"It's surreal, man. It really is," Gennett told reporters after his historic night. "I was kind of laughing, to be honest with you. For a guy like me to do that is crazy—a little short of a miracle."
The 27-year-old has been a very nice waiver wire pickup for the Reds and he could prove to be a valuable trade chip come July thanks to his added defensive versatility.
Stats of the Week
Let's dive right into some of the better nuggets from around the league.
We'll start with a Yankees slugger not named Aaron Judge.
Gary Sanchez turned in the fifth multihomer game of his young career on Thursday, needing just 87 career games to do that.
According to Elias, the only player in the modern era (since 1900) to do it faster was Mark McGwire, who needed 84 games.
On the pitching side of things, Edinson Volquez followed up his no-hitter with another gem, allowing just three hits over seven shutout innings against the Pirates on Thursday.
He's the first pitcher since Tommy Greene on May 28, 1991, to throw at least seven shutout innings while allowing three or fewer hits in a start immediately following a no-hitter, per Elias.
To his credit, Greene threw a complete game three-hitter, but Volquez's accomplishment is impressive nonetheless.
Back to the hitters, you didn't think we were going to make it all the way through this section without a Judge stat, did you?
For inquiring minds, he's on pace for 58 home runs.
Here's a quick MLB draft note that also makes for a solid trivia question:
The trio in 1990? Chipper Jones (Braves), Tony Clark (Tigers) and Mike Lieberthal (Phillies) all went on to be All-Stars. The Tigers and Phillies probably would have preferred grabbing Mike Mussina, though, who went No. 20 overall.
And finally, while it's not stat-related, we'll close out this section with a tip of the cap to Pirates starter Jameson Taillon, who returned to the mound on Sunday just five weeks after undergoing surgery for testicular cancer.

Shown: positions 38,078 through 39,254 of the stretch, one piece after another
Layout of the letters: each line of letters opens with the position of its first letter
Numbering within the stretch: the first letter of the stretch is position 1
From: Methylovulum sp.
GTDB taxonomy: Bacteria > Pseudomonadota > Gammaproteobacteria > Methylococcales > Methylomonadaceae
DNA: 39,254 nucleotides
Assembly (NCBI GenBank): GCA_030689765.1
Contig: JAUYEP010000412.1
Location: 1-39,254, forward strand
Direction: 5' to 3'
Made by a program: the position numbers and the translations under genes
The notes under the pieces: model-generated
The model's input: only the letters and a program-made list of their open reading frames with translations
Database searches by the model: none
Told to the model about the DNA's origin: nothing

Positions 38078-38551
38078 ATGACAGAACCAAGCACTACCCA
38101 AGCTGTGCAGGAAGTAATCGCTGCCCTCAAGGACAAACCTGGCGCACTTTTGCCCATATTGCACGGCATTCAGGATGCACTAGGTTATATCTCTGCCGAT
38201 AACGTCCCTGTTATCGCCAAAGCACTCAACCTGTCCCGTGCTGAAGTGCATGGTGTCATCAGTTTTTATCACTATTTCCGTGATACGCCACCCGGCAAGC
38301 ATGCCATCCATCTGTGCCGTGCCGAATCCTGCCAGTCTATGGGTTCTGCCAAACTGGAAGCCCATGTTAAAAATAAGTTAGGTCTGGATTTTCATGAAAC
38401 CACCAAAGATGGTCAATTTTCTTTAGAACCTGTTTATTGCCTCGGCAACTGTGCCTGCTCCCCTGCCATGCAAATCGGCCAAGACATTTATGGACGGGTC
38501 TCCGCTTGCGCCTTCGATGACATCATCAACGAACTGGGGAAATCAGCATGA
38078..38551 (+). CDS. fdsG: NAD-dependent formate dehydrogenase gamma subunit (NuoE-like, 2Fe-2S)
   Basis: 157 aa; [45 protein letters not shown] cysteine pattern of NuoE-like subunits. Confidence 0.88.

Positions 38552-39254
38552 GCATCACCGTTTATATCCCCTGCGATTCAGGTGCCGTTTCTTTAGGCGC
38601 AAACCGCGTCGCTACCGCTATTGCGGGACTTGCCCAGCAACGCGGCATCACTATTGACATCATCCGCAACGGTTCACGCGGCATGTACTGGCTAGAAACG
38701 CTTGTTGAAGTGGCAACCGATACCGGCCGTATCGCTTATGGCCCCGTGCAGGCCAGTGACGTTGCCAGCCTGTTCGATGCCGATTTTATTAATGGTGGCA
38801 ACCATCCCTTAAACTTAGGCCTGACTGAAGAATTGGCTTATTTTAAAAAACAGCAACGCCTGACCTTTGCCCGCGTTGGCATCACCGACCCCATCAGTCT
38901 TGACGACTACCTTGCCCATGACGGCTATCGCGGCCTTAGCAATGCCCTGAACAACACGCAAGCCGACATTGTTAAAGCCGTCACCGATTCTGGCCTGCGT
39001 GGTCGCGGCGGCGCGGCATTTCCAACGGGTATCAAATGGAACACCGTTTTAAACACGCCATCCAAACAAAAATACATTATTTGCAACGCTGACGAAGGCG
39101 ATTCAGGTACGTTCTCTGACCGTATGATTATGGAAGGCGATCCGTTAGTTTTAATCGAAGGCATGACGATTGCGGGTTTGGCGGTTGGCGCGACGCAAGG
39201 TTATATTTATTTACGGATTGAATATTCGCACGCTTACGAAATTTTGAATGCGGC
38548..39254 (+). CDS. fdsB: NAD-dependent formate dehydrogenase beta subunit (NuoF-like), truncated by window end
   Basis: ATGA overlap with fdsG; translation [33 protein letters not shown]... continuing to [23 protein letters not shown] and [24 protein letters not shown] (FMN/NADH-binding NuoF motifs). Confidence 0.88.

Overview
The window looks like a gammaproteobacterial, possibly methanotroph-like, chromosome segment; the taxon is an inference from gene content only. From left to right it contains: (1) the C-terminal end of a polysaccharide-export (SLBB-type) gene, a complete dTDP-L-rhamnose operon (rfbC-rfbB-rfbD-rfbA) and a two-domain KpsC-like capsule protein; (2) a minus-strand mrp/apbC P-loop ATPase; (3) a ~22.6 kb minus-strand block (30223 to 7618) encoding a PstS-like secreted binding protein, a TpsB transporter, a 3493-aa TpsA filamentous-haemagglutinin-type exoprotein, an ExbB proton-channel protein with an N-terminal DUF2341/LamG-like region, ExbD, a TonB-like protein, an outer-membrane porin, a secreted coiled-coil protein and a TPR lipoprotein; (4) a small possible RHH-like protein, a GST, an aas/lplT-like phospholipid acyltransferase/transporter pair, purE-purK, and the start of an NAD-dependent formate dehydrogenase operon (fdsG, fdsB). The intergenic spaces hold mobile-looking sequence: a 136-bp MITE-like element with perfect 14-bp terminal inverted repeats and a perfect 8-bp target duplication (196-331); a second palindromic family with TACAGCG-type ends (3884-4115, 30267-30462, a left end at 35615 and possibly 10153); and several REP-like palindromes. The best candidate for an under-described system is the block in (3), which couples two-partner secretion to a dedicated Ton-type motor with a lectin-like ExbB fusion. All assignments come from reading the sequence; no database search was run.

Watching from the other dugout? Rockies starter Chad Bettis, who recently finished chemotherapy following his own battle with testicular cancer.
"I guess it was meant to be for me to be here to see his first start back," Bettis told reporters. "It's a very positive step forward for him and I'm very happy."
Bettis reached out to Taillon when he was first diagnosed to provide his support.
Best of luck to both of them going forward!
Must-See Upcoming Matchup
Boston Red Sox vs. Houston Astros (June 16-18)
This week's slate of games includes some excellent head-to-head pitching matchups, including Clayton Kershaw vs. Corey Kluber (Wednesday), Stephen Strasburg vs. Jacob deGrom (Saturday) and Chris Archer vs. Daniel Norris (Saturday).
Tempting as it was to make that Kershaw/Kluber matchup the "must-see" event of the week, a three-game set between two of the top dogs in the AL was too good to overlook.
This will be the first time the Red Sox and Astros meet this season, with the Red Sox taking the season series 5-2 with a plus-12 run differential a year ago.
There's no question this is a different Astros team, though.
While we unfortunately won't see Chris Sale, Dallas Keuchel or Lance McCullers Jr. take the mound in this series, that should mean runs are more readily available for two of the most dangerous lineups in the game.
It will be Drew Pomeranz vs. Mike Fiers in Game 1, Rick Porcello vs. David Paulino in Game 2 and David Price vs. Joe Musgrove on Sunday Night Baseball in the finale.
Looking for someone to yell at about where your favorite team was slotted in the latest rankings? I'll meet you in the comments section.